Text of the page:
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Should open source sniff the geopolitical wind and ban itself in China and Russia?
Can it even do that? And does FOSS deserve an exemption to sanctions?
Opinion In 2022, information technology collided with geopolitics like never before. After Russia's illegal invasion of Ukraine, many nations decided that Vladimir Putin's regime and populace should be denied access to technology and even to services from the companies that make and wield it.
The USA, meanwhile, extended its restrictions on technology exports to China, citing its belligerence and repression of human rights.
The bans appear to have been somewhat effective: China and Russia both started efforts to replicate technology they could no longer easily, or legally, obtain.
Yet plenty of sophisticated top-tier tech still crossed their borders because open source code still flows around the world unimpeded.
Which got me wondering: should open source contributors, and the organizations that facilitate their work, consider the positions their governments adopt? Should they be concerned that their efforts are being used for nefarious purposes? Might they be restrained from doing so? If they did want to limit distribution, how would that even work, license wise?
I asked the Linux Foundation and The Apache Foundation to comment on these issues.
The Linux Foundation declined to comment and then did not reply when I asked why it had declined to comment. The Apache Foundation did not reply.
The US government, however, is in no doubt that open source projects can and should be subject to its sanctions: in August 2022 the US Treasury's Office of Foreign Assets Control (OFAC) added a tool called "Tornado Cash" to its Specially Designated Nationals And Blocked Persons List (SDN list), a document that names entities with which US citizens are not permitted to do business.
The SDN list names terrorists, narcotics traffickers, and organizations known to support America's enemies.
Tornado Cash is a "mixer" that improves the anonymity of cryptocurrency and on GitHub bills itself as a "privacy solution for Ethereum." The US government says North Korea likes the privacy the tech affords and Pyongyang has used Tornado Cash to launder millions to funnel into weapons development.
GitHub implemented the US Treasury's sanctions by removing the Tornado Cash repository, before restoring it in read-only mode.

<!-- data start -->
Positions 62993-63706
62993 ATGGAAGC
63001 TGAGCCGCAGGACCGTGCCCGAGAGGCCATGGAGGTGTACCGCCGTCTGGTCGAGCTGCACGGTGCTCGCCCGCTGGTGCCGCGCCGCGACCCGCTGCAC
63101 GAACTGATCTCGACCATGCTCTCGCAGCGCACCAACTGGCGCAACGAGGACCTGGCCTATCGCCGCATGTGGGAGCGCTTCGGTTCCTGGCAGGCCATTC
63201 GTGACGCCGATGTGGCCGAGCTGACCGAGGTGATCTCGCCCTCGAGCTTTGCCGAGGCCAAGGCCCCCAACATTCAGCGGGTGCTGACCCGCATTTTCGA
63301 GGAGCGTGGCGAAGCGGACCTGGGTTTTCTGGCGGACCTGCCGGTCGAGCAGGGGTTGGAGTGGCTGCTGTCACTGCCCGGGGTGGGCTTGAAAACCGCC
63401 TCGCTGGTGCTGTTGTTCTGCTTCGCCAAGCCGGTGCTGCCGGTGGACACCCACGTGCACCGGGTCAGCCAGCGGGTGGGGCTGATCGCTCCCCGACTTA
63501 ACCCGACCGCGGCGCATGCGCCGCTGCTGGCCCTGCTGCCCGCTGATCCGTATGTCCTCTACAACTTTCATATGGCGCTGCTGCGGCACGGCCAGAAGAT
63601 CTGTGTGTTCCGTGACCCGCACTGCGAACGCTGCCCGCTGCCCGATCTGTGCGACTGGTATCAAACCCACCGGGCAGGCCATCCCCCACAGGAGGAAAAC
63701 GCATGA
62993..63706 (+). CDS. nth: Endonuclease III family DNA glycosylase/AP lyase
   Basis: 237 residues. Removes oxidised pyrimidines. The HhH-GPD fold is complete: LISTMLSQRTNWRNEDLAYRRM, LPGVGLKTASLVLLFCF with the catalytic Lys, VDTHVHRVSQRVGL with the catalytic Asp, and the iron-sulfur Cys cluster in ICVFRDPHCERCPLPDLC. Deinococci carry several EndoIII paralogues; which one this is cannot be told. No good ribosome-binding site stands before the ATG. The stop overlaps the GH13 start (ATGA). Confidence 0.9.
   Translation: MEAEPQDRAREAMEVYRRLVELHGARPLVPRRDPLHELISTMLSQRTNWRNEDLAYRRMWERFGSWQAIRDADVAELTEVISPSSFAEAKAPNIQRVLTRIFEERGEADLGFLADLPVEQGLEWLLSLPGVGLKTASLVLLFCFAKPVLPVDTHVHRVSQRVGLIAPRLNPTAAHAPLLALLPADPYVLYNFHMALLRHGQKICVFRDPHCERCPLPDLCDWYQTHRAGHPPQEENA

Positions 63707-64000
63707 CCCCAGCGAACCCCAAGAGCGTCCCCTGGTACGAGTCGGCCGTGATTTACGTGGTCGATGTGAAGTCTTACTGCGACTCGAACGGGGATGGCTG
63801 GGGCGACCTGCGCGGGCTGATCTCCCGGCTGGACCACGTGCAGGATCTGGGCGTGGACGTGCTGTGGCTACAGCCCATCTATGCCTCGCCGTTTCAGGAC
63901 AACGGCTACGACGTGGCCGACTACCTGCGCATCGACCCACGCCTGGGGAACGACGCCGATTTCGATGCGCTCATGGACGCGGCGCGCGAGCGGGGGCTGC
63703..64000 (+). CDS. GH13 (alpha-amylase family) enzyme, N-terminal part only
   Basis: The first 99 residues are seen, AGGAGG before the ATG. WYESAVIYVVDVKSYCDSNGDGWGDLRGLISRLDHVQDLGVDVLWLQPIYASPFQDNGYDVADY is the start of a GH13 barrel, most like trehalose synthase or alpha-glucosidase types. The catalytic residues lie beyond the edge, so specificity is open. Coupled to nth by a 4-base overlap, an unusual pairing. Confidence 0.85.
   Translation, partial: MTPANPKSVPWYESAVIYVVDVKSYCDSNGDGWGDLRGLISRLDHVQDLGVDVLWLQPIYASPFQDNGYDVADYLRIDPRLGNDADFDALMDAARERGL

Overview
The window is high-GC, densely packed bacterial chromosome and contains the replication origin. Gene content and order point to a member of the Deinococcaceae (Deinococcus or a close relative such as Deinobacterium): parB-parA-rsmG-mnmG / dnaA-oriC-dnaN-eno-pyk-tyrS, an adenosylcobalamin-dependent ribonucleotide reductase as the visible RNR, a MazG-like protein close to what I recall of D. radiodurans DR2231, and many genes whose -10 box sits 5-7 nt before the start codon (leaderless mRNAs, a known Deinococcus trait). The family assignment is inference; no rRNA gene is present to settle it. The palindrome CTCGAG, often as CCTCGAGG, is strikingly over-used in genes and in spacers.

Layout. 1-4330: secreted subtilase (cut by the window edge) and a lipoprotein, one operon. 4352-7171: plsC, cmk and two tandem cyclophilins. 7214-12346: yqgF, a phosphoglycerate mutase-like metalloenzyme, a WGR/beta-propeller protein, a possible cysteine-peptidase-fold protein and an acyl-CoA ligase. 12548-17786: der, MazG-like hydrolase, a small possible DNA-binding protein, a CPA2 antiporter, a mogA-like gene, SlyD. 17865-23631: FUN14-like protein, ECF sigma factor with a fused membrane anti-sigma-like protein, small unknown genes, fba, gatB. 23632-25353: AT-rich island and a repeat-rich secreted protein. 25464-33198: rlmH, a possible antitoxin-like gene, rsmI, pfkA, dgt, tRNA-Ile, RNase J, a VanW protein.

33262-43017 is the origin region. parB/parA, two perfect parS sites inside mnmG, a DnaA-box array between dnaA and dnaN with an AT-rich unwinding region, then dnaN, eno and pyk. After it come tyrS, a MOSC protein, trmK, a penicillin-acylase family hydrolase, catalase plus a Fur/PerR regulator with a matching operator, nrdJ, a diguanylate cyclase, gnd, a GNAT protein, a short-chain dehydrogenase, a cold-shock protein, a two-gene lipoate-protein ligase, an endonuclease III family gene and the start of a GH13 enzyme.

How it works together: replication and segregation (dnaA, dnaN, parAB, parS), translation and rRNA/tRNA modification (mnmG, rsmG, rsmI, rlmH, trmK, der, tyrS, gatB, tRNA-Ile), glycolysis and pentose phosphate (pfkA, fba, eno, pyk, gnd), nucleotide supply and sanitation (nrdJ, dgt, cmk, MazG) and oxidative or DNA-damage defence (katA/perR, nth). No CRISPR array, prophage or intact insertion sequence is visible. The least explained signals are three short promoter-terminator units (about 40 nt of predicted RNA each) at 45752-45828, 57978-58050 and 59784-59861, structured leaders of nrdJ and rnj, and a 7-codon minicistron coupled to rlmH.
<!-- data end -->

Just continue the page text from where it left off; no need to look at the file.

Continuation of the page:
Some in the open source community have also addressed the ethical implications of FOSS.
Open source advocate Coraline Ada Ehmke in 2020 delivered a speech titled: The Rising Ethical Storm In Open Source [webm].
In the speech, she opined: "Open source software today is playing a critical role in mass surveillance, anti-immigrant violence, protester suppression, racially biased policing and the development and use of cruel and inhumane weapons."
"And open source's complicity isn't a bug. It's a feature," she added. "This is actually by design. The open source definition allows for use of software for any purpose including specifically for evil."
Ada Ehmke went on to argue that open source developers cannot ignore their social responsibilities.
"I believe that as technologists we have a moral imperative to prevent our work from being used to harm others," she said.
She's put that belief to work in a set of ethical licenses that resemble conventional open source licenses but add restrictions on activities such as acts of war or "surveilling or tracking individuals for financial gain."
Others believe the FOSS should flow, regardless of geopolitics, because that's the purpose of FOSS.
"As an open source contributor, I never considered the technology to be used by authoritarian government, just like I haven't considered the technology to be used by every single type of government that exists in the planet," wrote Fagner Brack, co-author and a contributor to a project called js-cookie.
"It would have been impossible to control who's using the software and who's not," he added.
"Allowing authoritarian government to potentially use Open Source software is not something that I intentionally decided and also not something that pleases me. It's merely a side-effect of a free distributed system where the tradeoffs of not allowing authoritarian governments to use would mean to apply restrictions that would make access to the source code impossible and therefore destroy the idea of Open Source Software with all its other benefits."
Brack commented in his personal capacity, not as a community member or developer. "It's solely based on my experience as an Open Source researcher and not-for-profit developer," he told The Register.
OpenStack contributor Tom Fifield pointed out that open source software is often ubiquitous and used without acknowledgement so contributors and developers don't know where their code is used.
"Many small purpose-built projects are so ubiquitous that right now that they are in your car, your plane and even your Mars helicopter," he told The Register.